There are other things about SF that rock, however, despite an obvious lack of romanticism. There’s the food truck scene, for example, which in less than five years has become a firmly entrenched part of the city’s culture. Like SF’s ethnic restaurants, the trucks roam the culinary map, from Eritrea and Malaysia to the Philippines, Hawaii, India, the Deep South, Latin America, and even, god help us, dessertlandia (cupcakes have nothing on the crème brûlée truck).

I’ve written before about Off the Grid (OTG), the ginormous, weekly food truck fiesta held down at Fort Mason (there are other, smaller venues and food truck “pods” in SF, the East Bay, South Bay, and Marin County, as well). Featuring over 40 trucks, music, and stellar views of the Bay, it’s become a beloved celebration of all that’s great about life in San Francisco. My favorite vendors include The Chairman (as in Bao), and Gohan.

I’ve been to OTG before, but until last week, I’d never visited its more urban equivalent, SOMA strEAT Food Park. Located just south of Market Street (SOMA), this formerly dumpy, sketchy block has been transformed into an oasis, complete with landscaping, attractive seating areas, music, a beer garden, and an indoor tent for inclement weather. SOMA has long been an up-and-coming ‘hood for hipsters thanks to its bars, cafes, and restaurants, but it’s also convenient to the Museum of Modern Art (SFMOMA), Metreon entertainment complex, Yerba Buena Gardens, Moscone Center and the Union Square shopping district.

Unlike OTG, the Food Park is also open daily. A number of the same vendors work OTG and the Food Park (which has different vendors every day), but others are unique to each location. My favorite at the Food Park is Adam’s Grub Truck, which specializes in Pacific Rim-inflected sandwiches that are the bomb. There’s also Del Popolo, inarguably the most famous – and high-tech – food truck/pizzeria on wheels in the nation. It alone is worth a trip down to SOMA.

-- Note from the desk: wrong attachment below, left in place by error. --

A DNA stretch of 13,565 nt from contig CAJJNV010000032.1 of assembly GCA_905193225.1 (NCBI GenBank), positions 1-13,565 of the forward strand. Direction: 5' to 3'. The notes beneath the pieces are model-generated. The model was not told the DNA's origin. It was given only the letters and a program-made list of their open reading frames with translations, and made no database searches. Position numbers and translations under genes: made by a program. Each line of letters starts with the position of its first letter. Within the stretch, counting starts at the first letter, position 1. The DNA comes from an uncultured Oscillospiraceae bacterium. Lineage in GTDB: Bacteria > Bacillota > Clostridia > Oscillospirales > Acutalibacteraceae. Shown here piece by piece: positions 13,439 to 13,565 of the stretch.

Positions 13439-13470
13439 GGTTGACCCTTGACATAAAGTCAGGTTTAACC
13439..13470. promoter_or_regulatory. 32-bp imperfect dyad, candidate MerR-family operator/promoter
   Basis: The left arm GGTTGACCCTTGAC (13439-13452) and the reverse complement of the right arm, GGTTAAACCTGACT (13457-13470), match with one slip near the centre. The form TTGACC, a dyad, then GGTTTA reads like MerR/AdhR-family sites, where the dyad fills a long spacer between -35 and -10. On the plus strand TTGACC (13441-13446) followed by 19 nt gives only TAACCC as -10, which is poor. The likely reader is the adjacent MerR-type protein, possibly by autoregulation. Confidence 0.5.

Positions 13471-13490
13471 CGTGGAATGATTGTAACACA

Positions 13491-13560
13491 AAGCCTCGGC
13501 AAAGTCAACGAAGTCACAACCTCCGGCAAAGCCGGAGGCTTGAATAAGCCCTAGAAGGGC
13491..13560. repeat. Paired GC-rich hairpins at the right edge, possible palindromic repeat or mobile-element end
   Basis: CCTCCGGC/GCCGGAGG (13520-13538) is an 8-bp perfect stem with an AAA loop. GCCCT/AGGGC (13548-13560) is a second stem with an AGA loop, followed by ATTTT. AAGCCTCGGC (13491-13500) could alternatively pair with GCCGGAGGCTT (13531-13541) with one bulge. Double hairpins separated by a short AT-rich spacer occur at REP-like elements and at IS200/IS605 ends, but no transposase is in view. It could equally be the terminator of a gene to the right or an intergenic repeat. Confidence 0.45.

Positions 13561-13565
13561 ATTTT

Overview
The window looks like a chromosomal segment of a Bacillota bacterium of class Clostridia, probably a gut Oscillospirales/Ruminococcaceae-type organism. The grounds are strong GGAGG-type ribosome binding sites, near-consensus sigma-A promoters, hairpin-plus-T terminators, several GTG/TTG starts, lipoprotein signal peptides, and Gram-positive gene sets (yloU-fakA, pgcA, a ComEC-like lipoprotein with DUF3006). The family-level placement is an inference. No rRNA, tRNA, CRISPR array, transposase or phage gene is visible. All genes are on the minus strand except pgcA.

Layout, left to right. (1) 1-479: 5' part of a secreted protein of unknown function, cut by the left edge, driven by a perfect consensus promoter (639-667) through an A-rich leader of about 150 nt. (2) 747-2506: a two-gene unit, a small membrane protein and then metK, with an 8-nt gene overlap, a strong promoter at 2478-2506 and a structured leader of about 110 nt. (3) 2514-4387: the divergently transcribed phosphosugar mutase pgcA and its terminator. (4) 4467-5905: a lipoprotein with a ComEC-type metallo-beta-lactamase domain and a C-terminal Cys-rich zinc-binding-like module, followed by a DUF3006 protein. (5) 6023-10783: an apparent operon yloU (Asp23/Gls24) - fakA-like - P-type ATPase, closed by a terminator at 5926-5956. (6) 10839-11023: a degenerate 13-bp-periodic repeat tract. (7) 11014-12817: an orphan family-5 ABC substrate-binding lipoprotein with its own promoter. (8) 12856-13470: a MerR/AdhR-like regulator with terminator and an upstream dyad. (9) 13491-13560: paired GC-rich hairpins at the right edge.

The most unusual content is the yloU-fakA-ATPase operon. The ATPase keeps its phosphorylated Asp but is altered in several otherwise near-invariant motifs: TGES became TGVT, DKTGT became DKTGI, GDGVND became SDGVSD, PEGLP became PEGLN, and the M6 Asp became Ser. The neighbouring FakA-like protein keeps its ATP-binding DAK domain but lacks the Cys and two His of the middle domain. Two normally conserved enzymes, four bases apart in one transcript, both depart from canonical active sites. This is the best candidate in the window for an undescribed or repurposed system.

Whether you head to OTG for the scene, selection and bayside location, or the strEAT Food Park for a convenient shopping or cultural break, you’ll come away stuffed, satiated and waxing a little poetic about SF, yourself.

[Photo credit: Flickr user Gary Soup]

Food Trucks Gone Wild: A Video Tour Of LA’s Melrose Night


Care for a $5 ice cream sandwich made with fried chicken and waffle flavored ice cream and a gluten-free coconut almond cookie? Or how about some Hawaiian breakfast sliders, made with Portuguese sausage, sautéed onions, and Shoyu scrambled eggs on Hawaiian bread? Those of are just a couple of the tantalizing selections I noticed when I stumbled across Melrose Night in Los Angeles last Thursday night.

On the first Thursday of each month, more than a dozen food trucks and an assortment of shops set up on Melrose Avenue between Ogden and Curson between 6-10 p.m. The event began in January 2011, and the crowds and vendor list continues to grow. I counted 15 food trucks at Melrose Night last week and almost every one of them had something I wanted to eat.There was gelato on a stick ($4) at Cool Cow Feel Good, Frito pies ($6) and chicken and waffles ($8) at the Trailer Park Truck, red velvet chocolate chip pancakes ($6), lobster rolls ($12) and a host of other goodies. One truck was even selling flatiron steaks at $15 a pop.